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VWI invites/goes to...


Cycle of VWI Fellows’ Colloquia


The VWI fellows present their intermediary research results in the context of colloquia which are announced to a small audience and are open to a public audience with an academic and topical interest. The lectures are complemented by a response or commentary by an expert in the given field and are discussed with the other fellows.


Due to the previous lack of an appropriate space, the colloquia were held at other Viennese research and cultural institutions with a topical or regional connection to the given subject. From this circumstance was born the “VWI goes to …” format.


With the move to a new institute building at Rabensteig 3, the spatial circumstances have changed, so that the VWI is now happily able to invite other research and cultural institutions. Therefore, the VWI is now conducting its colloquia both externally and within its own building, in the framework of continued co-operation with other institutions.


The new cycle of fellows’ colloquia “VWI invites/goes to …” is not only able to reach a broader circle of interested persons, but moreover integrates the VWI further into the Viennese scholarly establishment, perhaps even crossing borders into the greater regional research landscape.



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VWI invites/goes to...
Natalia Aleksiun: The Cadaver Affair, Antisemitism and the Training of Jewish Physicians in Europe between the Two World Wars

Wednesday, 18. June 2014, 15:00 - 16:30

Josephinum 1090 Wien, Währinger Straße 25


VWI goes to Josephinum


As early as 1921, Christian student associations in Poland demanded a contribution of cadavers from local Jewish communities proportionate to the number of Jewish medical students, threatening to block their Jewish colleagues from participating in anatomy lectures and laboratory classes if no such contribution were made. In all cases, the right-wing student activists argued that in the face of a persistent shortage of corpses – which were indispensable to their instruction – the Jewish community had unjustly avoided sharing in the responsibility for providing specimens. In the Second Polish Republic, the conflict in and around the dissecting room brought together an amalgamation of arguments about science and progress, fair division of rights and responsibilities, and an alleged Jewish sense of religious and/or racial superiority. The students who demanded that only Jewish corpses be dissected by Jewish students described themselves as Christians with religious motivations, but their arguments often referred interchangeably to religious and nationalist categories and concepts. Ultimately, the deeper, underlying meaning of the cadaver affair can be found in the desire to segregate Jews from non-Jews. At Warsaw, Wilno (Vilnius), Lwów (Lviv), and Cracow universities, corpses were ultimately divided according to religious orientation. The desire for such a separation was further exemplified by the enforcement of a modus operandi in dissecting rooms in which Jewish and non-Jewish students worked and studied at separate tables, with the separation of Jewish from non-Jewish cadavers segregating Jewish bodies even after death.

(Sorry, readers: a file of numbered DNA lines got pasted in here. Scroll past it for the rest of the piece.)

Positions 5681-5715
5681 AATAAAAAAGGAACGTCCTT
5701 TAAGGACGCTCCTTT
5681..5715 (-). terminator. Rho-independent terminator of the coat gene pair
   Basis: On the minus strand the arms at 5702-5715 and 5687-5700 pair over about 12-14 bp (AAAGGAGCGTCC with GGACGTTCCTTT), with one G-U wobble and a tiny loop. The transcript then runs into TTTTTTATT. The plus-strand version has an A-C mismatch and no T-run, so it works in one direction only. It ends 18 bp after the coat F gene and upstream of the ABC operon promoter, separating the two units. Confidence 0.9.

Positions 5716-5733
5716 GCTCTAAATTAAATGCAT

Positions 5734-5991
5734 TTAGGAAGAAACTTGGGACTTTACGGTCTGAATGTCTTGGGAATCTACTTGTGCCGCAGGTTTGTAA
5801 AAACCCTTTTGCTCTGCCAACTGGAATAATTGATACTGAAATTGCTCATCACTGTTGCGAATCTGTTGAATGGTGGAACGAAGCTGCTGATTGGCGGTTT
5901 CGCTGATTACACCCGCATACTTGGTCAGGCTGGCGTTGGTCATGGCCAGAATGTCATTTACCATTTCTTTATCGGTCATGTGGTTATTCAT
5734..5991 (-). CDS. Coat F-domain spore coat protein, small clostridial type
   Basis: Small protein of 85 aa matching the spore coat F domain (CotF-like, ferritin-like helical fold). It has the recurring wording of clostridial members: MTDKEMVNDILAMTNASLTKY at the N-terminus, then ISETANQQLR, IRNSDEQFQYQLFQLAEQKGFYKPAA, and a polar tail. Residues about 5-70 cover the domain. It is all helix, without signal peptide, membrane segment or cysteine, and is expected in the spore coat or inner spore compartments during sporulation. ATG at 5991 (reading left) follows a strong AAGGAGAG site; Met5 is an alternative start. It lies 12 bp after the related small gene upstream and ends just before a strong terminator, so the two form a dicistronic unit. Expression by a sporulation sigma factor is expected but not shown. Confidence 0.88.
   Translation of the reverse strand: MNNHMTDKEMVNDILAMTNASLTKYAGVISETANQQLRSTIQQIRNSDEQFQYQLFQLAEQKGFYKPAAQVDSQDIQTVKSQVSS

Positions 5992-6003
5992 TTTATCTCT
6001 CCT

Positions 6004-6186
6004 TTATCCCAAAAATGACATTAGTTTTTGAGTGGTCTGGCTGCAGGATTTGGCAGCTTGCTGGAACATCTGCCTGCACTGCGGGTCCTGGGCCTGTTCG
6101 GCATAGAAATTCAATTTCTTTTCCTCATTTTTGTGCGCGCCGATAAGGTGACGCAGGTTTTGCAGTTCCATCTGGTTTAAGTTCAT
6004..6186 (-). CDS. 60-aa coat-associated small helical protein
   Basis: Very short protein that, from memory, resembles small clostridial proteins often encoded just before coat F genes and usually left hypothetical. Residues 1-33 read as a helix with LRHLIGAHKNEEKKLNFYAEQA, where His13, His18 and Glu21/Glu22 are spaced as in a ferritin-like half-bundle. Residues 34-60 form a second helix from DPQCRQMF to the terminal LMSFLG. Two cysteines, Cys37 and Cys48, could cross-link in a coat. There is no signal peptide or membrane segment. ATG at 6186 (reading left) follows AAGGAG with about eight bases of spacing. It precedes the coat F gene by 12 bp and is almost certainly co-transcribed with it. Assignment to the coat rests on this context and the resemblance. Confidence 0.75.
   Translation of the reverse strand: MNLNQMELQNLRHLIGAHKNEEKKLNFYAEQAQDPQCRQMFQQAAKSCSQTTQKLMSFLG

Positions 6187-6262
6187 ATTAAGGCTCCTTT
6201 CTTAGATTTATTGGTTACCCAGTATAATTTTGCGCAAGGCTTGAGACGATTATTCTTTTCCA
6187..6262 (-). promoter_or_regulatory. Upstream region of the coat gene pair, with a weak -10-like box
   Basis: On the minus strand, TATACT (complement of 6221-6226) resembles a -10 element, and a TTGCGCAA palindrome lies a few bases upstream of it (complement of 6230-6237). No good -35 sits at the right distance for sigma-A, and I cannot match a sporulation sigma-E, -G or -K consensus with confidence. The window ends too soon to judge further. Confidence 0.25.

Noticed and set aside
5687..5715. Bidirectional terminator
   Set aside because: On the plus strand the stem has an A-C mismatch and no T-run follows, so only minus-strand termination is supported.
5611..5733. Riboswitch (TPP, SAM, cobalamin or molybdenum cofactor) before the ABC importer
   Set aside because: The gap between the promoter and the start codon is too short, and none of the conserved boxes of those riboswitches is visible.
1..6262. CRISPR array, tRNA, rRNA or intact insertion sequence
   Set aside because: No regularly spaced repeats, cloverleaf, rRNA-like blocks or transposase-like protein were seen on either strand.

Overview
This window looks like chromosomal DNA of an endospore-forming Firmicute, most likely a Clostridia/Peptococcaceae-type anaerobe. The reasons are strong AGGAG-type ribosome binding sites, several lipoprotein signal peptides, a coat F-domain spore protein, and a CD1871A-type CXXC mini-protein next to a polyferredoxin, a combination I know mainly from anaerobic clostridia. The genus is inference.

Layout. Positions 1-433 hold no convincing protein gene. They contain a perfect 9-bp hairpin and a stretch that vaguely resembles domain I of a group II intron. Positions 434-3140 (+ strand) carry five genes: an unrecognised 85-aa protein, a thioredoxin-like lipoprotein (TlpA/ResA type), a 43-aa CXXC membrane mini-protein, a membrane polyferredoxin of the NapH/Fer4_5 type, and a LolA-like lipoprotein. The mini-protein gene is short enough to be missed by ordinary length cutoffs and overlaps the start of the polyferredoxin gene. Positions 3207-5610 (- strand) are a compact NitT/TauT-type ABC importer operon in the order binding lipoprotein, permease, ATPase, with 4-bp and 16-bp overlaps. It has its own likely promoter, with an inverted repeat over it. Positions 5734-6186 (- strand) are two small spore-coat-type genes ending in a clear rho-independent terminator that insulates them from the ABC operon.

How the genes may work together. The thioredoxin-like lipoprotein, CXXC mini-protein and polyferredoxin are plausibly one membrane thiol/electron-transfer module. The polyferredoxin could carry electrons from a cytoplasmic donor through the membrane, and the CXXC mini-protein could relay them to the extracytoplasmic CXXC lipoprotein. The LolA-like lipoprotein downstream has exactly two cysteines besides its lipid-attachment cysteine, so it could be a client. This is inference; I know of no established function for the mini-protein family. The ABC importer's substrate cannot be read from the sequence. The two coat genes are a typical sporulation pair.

In the wake of World War I, the affair affected medical departments across Eastern and Central Europe. While focusing on Poland, I will discuss the discourse surrounding it in comparative context. Why did the demand for Jewish cadavers in medical schools resonated with medical students in Poland, Austria, Romania, and Hungary? What were the responses of Jewish students, communal leaders and physicians? As the cadaver affair echoed the clash of Christian and Jewish religious taboos and an emerging nationalist ideology, it also reflected the rise of anti-Jewish rhetoric in these countries. Finally, the affair in the broader Central European perspective provides a window onto the politi-cal strategies embraced by various sections of Jewish communities when facing hardship or persecution. I will argue that the disturbances in and around the dissecting rooms served as a litmus test for Gentile-Jewish relations and for competing visions of the place of Jews in the nation states.


Comments by Martina Steer


Natalia Aleksiun, Associate Professor of Modern Jewish History at Touro College, Graduate School of Jewish Studies, New York and Assistant Professor of Modern History at the Institute of History, Polish Academy of Sciences. She published Where to? The Zionist Movement in Poland, 1944-1950 (in Polish) and co-edited Polin vol. 20, devoted to the memory of the Holocaust. Her articles appeared in Yad Vashem Studies, Polish Review, Dapim, East European Jewish Affairs, Studies in Contemporary Jewry, Polin, Gal Ed, East European Societies and Politics and German History.


Martina Steer, Assistant Professor for Modern Jewish History at the University of Vienna.


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